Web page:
“NBA players cannot be tone-deaf,” Williams said in a video posted to Twitter.
“My NBA brothers, you cannot be tone-deaf right now in this current environment,” Williams said.
“We all know the life that NBA players live, you are blessed, get a chance to be on planes, get a chance to have millions of dollars in your bank account, you live a different level of life. But that is drastically different than what real everyday working Americans are going through right now.
The coronavirus pandemic halted NBA basketball play on March 11 and the NBA will resume play on July 30 at Disney.
22 NBA Teams will compete to fill the league’s 16-NBA Playoff spots in both the NBA’s Eastern and Western Conferences with the NBA Finals slated to finish no later than October 13.
“I’m not a big fan of the idea,” Joel Embiid said earlier this week.
“But then again I’m going to do my job and won’t let the city down. I’m going to go represent my city, and that’s what I’ve always done. My family and my teammates. The mindset doesn’t change. It doesn’t matter, the fact that I don’t like the idea and still don’t believe in it and I don’t think it’s gonna be safe. I know I’m going to do the right things. I don’t ever do anything, I only play video games. I’m always home. I don’t trust those other guys to do the same, but like I said, I gotta do my job.”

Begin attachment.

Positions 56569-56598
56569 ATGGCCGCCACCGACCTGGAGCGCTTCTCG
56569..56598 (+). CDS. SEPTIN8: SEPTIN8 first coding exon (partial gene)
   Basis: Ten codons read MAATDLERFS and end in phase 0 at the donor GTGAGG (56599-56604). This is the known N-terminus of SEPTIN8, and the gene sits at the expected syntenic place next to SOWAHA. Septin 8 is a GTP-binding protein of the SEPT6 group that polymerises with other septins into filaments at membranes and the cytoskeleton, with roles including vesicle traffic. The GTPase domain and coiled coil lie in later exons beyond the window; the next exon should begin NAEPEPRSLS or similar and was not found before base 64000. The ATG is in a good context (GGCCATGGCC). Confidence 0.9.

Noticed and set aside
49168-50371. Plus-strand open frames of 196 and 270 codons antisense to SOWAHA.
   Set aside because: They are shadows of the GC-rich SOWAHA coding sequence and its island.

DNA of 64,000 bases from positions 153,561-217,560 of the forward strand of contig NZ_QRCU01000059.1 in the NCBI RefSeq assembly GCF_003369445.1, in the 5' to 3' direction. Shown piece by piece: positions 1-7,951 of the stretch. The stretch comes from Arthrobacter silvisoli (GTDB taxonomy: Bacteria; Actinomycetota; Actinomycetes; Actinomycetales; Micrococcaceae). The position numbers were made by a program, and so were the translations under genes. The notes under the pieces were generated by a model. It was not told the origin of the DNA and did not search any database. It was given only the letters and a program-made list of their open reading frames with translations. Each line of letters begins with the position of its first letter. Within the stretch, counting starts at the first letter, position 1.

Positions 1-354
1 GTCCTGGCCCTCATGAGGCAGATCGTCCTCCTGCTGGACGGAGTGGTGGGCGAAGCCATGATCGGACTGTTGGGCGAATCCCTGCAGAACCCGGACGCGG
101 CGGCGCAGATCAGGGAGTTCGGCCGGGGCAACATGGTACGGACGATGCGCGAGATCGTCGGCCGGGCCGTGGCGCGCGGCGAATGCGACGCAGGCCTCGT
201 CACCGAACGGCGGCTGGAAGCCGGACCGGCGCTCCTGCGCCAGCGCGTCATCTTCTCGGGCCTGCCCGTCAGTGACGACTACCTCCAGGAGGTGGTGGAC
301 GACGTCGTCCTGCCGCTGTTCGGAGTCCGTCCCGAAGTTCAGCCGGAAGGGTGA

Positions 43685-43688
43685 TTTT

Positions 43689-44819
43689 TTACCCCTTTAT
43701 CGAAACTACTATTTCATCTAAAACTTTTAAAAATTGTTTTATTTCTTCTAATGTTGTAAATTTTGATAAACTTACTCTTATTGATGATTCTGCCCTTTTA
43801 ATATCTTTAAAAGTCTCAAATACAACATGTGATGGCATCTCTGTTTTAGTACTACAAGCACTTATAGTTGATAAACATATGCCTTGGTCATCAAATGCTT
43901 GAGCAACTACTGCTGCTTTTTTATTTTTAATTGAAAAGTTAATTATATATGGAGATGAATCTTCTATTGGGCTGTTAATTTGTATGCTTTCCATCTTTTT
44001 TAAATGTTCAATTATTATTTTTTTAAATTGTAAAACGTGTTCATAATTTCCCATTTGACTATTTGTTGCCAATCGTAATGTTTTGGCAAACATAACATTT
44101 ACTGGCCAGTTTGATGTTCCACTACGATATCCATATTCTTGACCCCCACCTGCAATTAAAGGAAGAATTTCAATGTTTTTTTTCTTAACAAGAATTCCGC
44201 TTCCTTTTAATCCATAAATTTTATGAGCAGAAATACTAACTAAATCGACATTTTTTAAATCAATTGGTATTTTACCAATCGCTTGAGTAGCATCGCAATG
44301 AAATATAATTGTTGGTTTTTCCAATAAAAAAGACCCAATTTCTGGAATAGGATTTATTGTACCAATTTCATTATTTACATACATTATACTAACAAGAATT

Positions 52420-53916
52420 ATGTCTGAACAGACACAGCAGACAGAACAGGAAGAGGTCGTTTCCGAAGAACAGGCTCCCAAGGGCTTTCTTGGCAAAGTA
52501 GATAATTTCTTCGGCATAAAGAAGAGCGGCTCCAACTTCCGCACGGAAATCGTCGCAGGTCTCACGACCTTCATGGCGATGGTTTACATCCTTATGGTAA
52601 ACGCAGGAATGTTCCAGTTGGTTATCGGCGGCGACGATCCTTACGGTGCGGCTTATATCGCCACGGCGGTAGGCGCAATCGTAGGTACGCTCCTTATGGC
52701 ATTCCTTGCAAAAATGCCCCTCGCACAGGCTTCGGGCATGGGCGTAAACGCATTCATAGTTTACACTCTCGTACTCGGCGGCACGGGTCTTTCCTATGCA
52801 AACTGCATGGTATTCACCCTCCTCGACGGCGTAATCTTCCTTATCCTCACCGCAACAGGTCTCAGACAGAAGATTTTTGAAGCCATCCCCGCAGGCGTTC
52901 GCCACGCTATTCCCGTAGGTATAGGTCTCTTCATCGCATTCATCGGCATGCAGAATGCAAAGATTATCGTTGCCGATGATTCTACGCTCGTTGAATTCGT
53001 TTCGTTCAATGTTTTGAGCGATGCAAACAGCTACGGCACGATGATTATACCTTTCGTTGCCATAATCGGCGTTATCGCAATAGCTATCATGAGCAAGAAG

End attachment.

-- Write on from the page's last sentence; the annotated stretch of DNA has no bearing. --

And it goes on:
Jay Williams believes that players should keep their thoughts positive because despite their inconveniece they’re still living better than many Americans right now.
“You’re in a billion-dollar bubble,” said Williams.
“If you want to complain about the anxieties you have from COVID-related issues, I get it, complain about that. We all have the right to complain about that. But when I hear NBA guys complaining about living facilities, food that they have being delivered to them, it is tone deaf. It is tone deaf. I want you to think about people who are everyday working people who are making minimum wage trying make ends meet, that are going to factories, that are going to really harsh working environments.”
“So when I see guys that are going into a billion-dollar bubble, a billion-dollar bubble, and are getting food delivered to them, that have beds to sleep in – you can’t complain about that,” Williams said. “Not while you’re making millions of dollars, not while your employer is going through drastic measures to protect you while they’re still paying you. When that’s not the case for everyday real working Americans. That bothers me. That bothers me.”